Photographing Yellowstone National Park: Where To Find Perfect Shots And How To Take Them Paperback – Jul 3 2007
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About the Author
Gustav W. Verderber is a well-known photographer who served as the Kodak Ambassador in Yellowstone National Park. His work has been featured in National Parks Magazine, Outdoor Photographer, National Geographic Traveler, Yankee, Backpacker, and Sierra magazines, among others. He lives in Lowell, VT.
Top Customer Reviews
I didn't use it as much as other books - I did get a wee bit of useful info out of it.
Most Helpful Customer Reviews on Amazon.com (beta)
The book may be beneath the experienced photographer but for an amateur who just wants better vacation photos and does not have the luxury to spend a year in the park getting them, this is the perfect guide!
Photographing Yellowstone National Park is but one of a series by Countryman Press to help photographers have success in getting good images at destination spots. This book is broken down into sections that give a brief introduction to the park, a recommendation on how to use the book, a section on how the author photographed the park as an ambassador for Kodak in 2003, and detailed information on where and when to photograph any one of six regions in the park. There are area maps and sections describing photographic opportunities in each of the regions with cross references between the text and map for easy location. At the end of the book, the author gives a few suggested daily itineraries that one can follow to get the most out of the experience. The size and length of the book is ideal for taking with you as you travel. It is concise at 88 pages with numerous pictures that will give a person ideas of what they can accomplish while in the park. This is not a coffee table book with very high quality images in it, but for the price, its images allow someone to think about what they wish to take while there.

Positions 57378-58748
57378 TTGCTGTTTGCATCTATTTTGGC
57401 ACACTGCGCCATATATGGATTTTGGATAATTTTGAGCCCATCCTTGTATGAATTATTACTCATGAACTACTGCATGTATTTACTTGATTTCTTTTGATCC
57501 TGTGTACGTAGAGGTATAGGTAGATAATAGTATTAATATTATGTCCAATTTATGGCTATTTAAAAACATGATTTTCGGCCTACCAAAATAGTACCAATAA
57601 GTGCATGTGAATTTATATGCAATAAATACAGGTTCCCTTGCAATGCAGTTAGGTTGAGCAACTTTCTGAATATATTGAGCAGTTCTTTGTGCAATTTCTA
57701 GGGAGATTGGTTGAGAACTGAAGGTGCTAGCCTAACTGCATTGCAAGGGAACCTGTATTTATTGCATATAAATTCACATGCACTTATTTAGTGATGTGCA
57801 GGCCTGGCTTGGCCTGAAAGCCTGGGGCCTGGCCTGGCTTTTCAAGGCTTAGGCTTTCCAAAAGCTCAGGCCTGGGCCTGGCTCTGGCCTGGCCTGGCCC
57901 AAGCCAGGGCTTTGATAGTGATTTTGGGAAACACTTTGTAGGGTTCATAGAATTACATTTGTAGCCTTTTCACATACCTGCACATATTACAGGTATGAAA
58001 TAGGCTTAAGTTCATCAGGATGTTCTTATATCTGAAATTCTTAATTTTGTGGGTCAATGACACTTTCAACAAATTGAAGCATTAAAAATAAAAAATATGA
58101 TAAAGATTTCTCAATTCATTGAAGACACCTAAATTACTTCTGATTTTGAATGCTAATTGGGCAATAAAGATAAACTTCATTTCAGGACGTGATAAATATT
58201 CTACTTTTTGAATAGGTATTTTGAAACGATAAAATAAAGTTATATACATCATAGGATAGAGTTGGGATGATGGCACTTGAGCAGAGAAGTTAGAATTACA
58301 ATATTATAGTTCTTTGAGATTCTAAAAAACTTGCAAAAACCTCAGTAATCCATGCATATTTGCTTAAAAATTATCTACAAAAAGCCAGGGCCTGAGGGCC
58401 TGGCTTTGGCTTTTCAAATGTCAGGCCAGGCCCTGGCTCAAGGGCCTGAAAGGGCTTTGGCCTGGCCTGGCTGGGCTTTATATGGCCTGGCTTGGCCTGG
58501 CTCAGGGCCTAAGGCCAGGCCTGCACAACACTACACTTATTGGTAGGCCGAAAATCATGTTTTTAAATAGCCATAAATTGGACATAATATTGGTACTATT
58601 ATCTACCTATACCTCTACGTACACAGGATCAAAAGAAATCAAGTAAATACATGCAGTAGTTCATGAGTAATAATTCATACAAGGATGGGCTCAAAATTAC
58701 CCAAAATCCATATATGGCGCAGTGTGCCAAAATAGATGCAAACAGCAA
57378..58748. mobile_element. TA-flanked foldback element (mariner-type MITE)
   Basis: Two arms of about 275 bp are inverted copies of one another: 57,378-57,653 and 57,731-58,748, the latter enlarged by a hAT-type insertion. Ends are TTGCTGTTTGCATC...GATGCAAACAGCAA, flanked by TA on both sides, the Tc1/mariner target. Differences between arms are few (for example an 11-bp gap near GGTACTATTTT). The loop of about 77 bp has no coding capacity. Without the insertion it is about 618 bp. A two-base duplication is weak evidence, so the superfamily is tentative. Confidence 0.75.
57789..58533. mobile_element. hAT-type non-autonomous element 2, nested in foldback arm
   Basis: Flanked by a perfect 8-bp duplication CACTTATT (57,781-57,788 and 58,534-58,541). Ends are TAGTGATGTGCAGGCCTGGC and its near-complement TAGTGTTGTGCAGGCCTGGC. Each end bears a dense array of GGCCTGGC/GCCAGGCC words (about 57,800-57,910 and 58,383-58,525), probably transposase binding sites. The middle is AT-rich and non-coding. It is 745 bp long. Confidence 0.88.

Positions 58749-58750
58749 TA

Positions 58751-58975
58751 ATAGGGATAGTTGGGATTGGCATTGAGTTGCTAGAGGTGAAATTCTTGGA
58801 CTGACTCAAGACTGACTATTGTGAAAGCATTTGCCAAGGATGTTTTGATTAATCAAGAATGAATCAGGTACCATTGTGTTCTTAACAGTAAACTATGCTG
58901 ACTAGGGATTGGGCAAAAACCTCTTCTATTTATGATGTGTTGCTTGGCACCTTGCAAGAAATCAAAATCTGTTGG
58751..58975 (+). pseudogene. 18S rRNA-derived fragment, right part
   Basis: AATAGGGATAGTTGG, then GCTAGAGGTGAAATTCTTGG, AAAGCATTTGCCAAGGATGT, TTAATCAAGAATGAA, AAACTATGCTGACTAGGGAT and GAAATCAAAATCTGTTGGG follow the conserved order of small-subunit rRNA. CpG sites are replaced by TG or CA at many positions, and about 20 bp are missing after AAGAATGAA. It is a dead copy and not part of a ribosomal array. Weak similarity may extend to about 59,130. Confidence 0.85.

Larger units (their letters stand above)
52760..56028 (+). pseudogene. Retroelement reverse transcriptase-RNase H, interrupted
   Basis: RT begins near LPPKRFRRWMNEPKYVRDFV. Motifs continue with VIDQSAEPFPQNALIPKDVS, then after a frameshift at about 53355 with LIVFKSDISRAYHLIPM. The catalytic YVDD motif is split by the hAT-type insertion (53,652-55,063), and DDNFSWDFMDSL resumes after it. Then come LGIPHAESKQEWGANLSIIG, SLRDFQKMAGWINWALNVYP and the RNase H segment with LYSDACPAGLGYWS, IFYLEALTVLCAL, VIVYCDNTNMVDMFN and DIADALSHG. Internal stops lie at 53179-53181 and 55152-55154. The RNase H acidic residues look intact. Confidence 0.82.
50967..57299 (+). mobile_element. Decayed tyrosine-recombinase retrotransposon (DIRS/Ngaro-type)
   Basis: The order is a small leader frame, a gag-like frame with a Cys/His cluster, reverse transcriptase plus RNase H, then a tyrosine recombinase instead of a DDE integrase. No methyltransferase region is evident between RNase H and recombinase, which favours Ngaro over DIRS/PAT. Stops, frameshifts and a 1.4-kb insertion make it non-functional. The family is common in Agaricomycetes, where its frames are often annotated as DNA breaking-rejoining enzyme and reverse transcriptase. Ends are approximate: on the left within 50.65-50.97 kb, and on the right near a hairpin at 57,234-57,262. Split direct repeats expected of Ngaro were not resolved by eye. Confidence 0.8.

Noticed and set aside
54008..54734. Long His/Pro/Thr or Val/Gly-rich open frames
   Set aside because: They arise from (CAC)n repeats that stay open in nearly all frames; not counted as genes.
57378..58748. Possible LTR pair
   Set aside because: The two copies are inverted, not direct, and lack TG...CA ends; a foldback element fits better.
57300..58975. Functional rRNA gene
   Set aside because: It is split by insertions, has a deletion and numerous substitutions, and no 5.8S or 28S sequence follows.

Since photography is an individual art form, the author gives some general suggestions about lighting, lens choices, and equipment that one might consider using. It is not a guide that will tell you what settings to use or when, because, not only would that be impossible given the time of day and year, that information would take away from the creativity of the photographer who wishes to take pictures with a camera set in anything but the program mode. This is not to say that someone with a point and shoot camera or iPhone will not find the information quite helpful and educational. I am merely suggesting this book cannot be compared to the information a person would receive while taking a photographic workshop offered by a pro while in the park. The book does a great job of addressing the needs of the target audience.
I have recommended this book to several of my friends who are advanced amateurs, semi-pros, and professional photographers, and they all have thanked me for the recommendation. Even as I become more familiar with the park, I will continue to use this book as a guide.